Correct way to draw blood? - page 2

I will start off saying I am not trying to find fault with any nurse, but I and my sisters (Which are RNs as well) have never done this, so just trying to figure something out,lol Father has... Read More

  1. by   greenerpastures
    Is it an IV, or a midline that sometimes looks like a peripheral IV? We can draw blood from midlines, but you'd never know it was a midline unless you looked closely at the tubing. It would look like we were drawing out of a regular IV.
  2. by   FurBabyMom
    When I worked floor/stepdown, we were allowed to draw labs off an IV start before we ran anything and usually after you inserted the catheter but before you connected the pigtail tubing. Alternatively, we were allowed to draw off a midline, PICC or CVC of any kind provided we'd been checked off on the accessing requirements. We had a lot of patients come to use from surg/trauma or neuro ICU and those usually had a temporary central line. Central lines or PICC lines made lab draws for mannitol or heparin administration so much easier. We really liked our PICCs and CVCs for things that were vesicants...not that you don't have to worry at all but there is a lower likelihood of issues there.

    Being in the OR now, it's a little different. Almost all of my patients get either an arterial line or a central line (really big, treacherous cases get both). Anesthesia can draw labs off either. No additional stick required, though our patients wouldn't know the difference.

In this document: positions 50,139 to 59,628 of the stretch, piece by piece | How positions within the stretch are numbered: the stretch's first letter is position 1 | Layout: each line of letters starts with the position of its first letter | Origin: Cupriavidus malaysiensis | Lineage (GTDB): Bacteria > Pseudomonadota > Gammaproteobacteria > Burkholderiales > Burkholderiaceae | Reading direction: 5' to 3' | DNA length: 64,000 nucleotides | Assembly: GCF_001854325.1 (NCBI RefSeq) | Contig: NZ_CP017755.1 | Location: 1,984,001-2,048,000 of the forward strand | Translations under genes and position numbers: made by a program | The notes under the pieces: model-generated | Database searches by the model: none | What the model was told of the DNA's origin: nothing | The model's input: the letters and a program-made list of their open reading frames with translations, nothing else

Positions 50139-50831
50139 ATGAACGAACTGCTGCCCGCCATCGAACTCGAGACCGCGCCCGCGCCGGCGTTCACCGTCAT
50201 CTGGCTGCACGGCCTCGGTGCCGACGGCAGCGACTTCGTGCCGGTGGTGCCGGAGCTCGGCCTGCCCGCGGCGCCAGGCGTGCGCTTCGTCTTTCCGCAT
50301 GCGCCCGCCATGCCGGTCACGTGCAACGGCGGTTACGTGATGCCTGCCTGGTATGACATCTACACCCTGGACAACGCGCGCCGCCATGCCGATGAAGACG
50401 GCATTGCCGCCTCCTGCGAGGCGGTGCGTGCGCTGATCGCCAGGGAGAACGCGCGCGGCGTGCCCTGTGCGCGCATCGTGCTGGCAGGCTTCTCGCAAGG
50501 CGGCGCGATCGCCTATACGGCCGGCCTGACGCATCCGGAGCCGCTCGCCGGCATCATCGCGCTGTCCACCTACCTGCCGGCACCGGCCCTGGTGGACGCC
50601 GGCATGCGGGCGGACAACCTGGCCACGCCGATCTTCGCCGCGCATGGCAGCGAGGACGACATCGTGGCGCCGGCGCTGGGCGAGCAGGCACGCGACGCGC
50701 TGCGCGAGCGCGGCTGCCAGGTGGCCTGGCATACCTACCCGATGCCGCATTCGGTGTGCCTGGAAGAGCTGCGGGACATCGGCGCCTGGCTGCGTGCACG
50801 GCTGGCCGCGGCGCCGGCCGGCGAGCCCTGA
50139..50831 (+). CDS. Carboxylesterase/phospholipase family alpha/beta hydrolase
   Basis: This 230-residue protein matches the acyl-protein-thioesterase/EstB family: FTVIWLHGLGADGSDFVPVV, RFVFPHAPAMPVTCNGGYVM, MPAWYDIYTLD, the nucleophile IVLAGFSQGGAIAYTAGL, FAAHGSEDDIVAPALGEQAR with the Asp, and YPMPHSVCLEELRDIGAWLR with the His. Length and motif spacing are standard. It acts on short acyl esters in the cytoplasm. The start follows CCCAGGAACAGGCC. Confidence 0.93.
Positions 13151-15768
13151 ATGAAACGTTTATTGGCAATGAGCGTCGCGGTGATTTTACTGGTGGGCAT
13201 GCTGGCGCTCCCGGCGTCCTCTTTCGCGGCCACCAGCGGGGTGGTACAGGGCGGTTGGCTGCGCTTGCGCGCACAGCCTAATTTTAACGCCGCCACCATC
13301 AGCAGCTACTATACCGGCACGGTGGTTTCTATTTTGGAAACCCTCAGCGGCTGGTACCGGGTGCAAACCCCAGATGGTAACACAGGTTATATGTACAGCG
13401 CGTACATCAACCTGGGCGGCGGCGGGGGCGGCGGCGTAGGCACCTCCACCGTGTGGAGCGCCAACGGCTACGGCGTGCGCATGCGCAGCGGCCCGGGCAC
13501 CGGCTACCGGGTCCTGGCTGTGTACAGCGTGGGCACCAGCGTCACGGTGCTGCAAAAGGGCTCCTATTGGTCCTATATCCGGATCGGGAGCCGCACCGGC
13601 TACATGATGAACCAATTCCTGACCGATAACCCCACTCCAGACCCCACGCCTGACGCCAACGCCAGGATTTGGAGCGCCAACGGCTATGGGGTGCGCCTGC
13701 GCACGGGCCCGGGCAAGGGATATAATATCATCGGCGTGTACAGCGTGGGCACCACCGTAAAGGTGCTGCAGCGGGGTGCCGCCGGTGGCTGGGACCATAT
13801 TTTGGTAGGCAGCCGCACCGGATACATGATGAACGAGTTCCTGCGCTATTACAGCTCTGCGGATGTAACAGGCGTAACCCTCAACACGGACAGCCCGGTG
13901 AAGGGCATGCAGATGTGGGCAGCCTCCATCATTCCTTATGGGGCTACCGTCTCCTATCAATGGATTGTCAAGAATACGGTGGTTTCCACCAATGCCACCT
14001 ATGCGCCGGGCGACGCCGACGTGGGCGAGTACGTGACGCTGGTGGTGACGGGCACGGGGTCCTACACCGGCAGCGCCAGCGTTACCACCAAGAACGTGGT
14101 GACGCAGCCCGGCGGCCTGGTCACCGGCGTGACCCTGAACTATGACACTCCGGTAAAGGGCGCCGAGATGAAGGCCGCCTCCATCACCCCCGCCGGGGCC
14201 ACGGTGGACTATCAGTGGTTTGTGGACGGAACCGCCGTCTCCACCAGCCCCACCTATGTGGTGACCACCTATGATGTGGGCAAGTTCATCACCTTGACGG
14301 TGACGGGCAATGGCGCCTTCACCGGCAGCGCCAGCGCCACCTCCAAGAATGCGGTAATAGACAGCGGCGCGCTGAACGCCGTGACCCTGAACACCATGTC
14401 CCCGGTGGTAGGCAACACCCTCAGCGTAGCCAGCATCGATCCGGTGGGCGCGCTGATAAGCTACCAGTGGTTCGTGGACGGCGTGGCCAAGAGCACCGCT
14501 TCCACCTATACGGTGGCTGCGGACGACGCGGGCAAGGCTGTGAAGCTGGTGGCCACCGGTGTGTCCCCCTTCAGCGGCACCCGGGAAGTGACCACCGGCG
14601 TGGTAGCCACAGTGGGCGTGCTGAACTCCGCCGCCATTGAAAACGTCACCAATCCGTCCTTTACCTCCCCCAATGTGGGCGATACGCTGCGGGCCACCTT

I will say, I was a patient in my facility's ED earlier this year. They drew my labs off my IV before they connected the 6" tubing section. If I recall, that's what our policy says.

    Regarding hemolysis of drawing labs through a peripheral IV, I never considered that as the reason. I was always taught that you couldn't do it if the medication you're testing levels for was run through that line you couldn't use it because of the potential to draw back some of the medication perhaps still in the tubing. Also, most peripheral stick sets for venipuncture - butterfly devices, what have you, are 23g or 25g. Most IVs and IV tubings are a larger bore gauge than those devices. Is there something I'm missing here? Maybe it's been too long since I've been a floor nurse...
  3. by   akulahawkRN
    Quote from FurBabyMom
    ...I was a patient in my facility's ED earlier this year. They drew my labs off my IV before they connected the 6" tubing section...
    As an ED RN, I do this all the time. What helps this happen is our phlebotomists from the lab usually show up in the patient's room at about the time I'm about to start a line. If I'm successful with the first stick (I usually am) then I do the draw for them right off the catheter and the patient doesn't need to be stuck another time.
  4. by   Flames9_RN
    Thanks for all the input all..appreciate it...ty
  5. by   nursiebean
    Where I work, you can only take blood from IVs during the first 24 hours it has been placed. After that, you need to stick 'em.

    As long as you're flushing the IV first, and then wasting the first lot, you should be getting an accurate reading.
  6. by   Buckeye.nurse
    We use PIVs to draw labs if possible to avoid additional sticks on our patients. I work on a hematology oncology floor, so our patient population generally have poor veins, and are thrombocytopenic. Usual practice is to flush the line, then waste 5 ml's before obtaining the specimen. Potential exceptions are situations where a patient has a heparin gtt running, and we are drawing a PTT to monitor the infusion rate. Generally in that situation, I will do a peripheral stick from the opposite arm to ensure the specimen is correct. Also, we never draw blood cultures off a peripheral line. As with all things, know your policy/procedures as every hospital/institution is a bit different. Hope this helps!